A large crowd of Lyman County family farmers and ranchers gathered for a Farmers Union listening session April 3, 2017.
"Times are tough in agriculture right now. We saw a need to remind everyone of the voice we have through Farmers Union," said David Reis, a third-generation Reliance rancher and Lyman County Farmers Union President. "We also needed a little pick-me-up membership-wise."
Reis explains that Lyman County membership in the state-wide farm organization had waned. The Farmers Union Elevator traditionally had paid annual memberships. "During the good years, people didn't feel the need for farm organizations like Farmers Union and membership declined," he said. "With the recent downturn in the Ag economy, farmers and ranchers realize membership is more important than ever."
Several members renewed their membership during the meeting. "We know Farmers Union is our voice, not only in Pierre but in Washington D.C.," Reis said. "We need this voice. If we don't tell our leadership what we need, they will assume we don't need anything or they will decide for us - and that does not usually work out well for South Dakota's farmers and ranchers."
E30 & New Farm Bill
"In order to be the voice of our members, we need to listen and clearly understand the issues impacting them - not only on their farms and ranches, but in their rural communities as well," Sombke said. "Family farmers and ranchers are struggling right now. Anything that we can do as an organization to support them and policy that will drive up demand and commodity prices - we will do."
President of Lyman County Farmers Union, David Reis (far right), presents during a recent quarterly meeting. Also pictured, Doug Sombke (far left), President of S.D. Farmers Union and Joel Keierleber, S.D. Farmers Union board member.
Sixty-eight years ago, during a Farmers Union Local 738 meeting, Verna Holter's husband, Julian, asked a question that would change her life.
"I heard Julian ask, "could my wife be an insurance agent?' I could hardly believe my ears,'" recalls Verna, who was a rural school teacher at the time. "The speaker was explaining to us how Farmers Union was recruiting members to sell insurance. He looked just as surprised as me. But, he said, "yes.'"
Verna became the first female Farmers Union insurance agent in South Dakota and perhaps the nation.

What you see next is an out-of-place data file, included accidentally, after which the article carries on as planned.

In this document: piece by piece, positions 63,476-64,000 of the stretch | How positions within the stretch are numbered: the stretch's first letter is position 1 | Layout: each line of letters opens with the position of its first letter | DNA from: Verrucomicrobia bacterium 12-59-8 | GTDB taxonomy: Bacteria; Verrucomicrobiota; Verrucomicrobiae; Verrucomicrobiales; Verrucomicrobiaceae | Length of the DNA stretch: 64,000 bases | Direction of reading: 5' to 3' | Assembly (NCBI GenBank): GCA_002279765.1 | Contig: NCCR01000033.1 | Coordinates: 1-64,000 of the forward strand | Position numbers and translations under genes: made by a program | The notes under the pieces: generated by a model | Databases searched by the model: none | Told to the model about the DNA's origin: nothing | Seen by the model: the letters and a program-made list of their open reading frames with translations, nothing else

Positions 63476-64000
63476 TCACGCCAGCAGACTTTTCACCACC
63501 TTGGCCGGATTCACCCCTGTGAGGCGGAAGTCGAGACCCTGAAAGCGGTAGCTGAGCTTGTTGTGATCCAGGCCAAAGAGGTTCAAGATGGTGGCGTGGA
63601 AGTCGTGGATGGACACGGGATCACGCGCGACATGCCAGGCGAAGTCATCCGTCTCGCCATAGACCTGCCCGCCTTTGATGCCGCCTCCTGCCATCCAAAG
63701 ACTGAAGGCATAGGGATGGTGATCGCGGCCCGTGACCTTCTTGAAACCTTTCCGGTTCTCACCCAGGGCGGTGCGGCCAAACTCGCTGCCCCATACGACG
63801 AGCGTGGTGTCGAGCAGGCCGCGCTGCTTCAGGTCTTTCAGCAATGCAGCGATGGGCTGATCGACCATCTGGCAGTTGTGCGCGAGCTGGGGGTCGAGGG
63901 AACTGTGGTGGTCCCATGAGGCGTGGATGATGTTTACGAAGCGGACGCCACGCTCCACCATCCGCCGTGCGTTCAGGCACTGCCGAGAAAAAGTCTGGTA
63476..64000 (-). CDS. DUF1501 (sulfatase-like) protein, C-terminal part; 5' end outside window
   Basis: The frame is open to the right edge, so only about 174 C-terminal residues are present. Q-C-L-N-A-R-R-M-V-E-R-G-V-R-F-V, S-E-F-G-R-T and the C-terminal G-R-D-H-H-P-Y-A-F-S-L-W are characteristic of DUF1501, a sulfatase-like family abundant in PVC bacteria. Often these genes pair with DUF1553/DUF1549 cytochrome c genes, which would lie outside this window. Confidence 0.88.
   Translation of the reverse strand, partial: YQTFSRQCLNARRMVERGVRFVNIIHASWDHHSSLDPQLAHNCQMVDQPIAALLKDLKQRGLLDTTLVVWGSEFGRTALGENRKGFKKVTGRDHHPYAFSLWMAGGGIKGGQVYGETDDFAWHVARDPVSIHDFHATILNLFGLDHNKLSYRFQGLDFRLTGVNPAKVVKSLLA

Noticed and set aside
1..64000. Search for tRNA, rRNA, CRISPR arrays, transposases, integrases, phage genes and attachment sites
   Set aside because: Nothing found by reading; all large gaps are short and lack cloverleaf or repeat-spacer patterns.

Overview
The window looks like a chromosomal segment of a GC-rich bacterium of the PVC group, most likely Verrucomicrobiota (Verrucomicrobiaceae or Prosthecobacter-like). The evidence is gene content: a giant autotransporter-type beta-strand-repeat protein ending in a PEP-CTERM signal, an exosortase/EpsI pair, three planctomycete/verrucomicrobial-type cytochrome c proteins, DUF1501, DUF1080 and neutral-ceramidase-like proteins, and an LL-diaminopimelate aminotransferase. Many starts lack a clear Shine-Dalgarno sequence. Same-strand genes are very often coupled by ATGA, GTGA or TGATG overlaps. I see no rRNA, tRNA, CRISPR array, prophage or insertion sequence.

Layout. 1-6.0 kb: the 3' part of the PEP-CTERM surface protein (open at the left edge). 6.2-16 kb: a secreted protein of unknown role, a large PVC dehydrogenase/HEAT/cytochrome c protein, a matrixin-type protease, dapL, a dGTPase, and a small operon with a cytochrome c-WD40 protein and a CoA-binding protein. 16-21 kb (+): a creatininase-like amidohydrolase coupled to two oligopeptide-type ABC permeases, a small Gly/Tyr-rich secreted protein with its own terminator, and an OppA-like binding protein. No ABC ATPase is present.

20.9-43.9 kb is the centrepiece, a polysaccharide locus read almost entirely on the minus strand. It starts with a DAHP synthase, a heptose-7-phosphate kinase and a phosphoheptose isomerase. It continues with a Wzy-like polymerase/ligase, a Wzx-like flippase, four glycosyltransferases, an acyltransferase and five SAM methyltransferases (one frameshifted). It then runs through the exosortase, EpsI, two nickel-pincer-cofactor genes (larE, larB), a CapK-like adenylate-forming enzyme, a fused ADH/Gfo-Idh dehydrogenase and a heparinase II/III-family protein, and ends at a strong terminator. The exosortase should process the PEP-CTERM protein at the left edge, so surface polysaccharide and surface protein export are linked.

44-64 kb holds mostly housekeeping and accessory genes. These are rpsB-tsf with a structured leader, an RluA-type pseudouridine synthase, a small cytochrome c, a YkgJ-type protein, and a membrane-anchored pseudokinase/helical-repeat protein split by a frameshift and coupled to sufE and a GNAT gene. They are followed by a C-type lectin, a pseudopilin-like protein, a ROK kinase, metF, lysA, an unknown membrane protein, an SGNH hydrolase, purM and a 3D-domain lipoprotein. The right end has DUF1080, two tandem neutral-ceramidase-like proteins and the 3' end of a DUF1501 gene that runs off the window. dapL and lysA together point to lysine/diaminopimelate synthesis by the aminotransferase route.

She sold insurance for 56 years, retiring in 2005.
Prompted by a bad personal experience she and Julian had encountered with a crop insurance agent just a few years prior, Verna set out to do the best for her clients. "I always made sure they understood what they were buying."
S.D. Farmers Union Celebrates the Mendel Farm Family of Doland
South Dakota Farmers Union has served South Dakota farm and ranch families for more than a century. Throughout the year, we share their stories in order to highlight the families who make up our state's No. 1 industry and help feed the world. Thismonthwe highlight theMendel farmfamily of Doland. Pictured here left to right: Dave, Judy, Don, Lavonne, Grace, Miles, Jill, Merrit, Shem, 4, and Leon Brondsema.
By Lura Roti, for South Dakota Farmers Union
Don Mendel was 9 when his dad first let him drive the gray Ford Ferguson tractor across the field. He wasn't unsupervised. His dad, Joe, was beside him pulling a two-bottom plow with a team of five-work horses.
"Dad liked horses and kept them around longer than lots of the neighbors," explains the 83-year-old Doland farmer. "He put me on that Ford tractor and would let me drive as fast as he was going with those horses. We would plow together and thought we were turning over a lot of ground."
Retired since 2000, Don can still be found driving machinery across the fields that his twin sons, Merrit and Miles, 45, now manage with the help of his grandsons and four employees.
"Farming is in our blood," Don says.
His brother, Dave, agrees.
Don's farming partner since 1972 and now, also retired, Dave, like Don, spends most days on the farm helping his nephews out. "I always enjoyed working on the farm," says Dave, 67.
Although he was pursuing a teaching degree, when he returned from serving in Vietnam, he decided he'd rather farm. "I saw more of a future in agriculture. Even back then, South Dakota was very near the bottom of the teacher pay scale," says Dave, who together with his wife, Judy, raised their three, now-grown children, Jason (deceased), Audrey and Seth; and now-grown grandson, Jason, on the farm.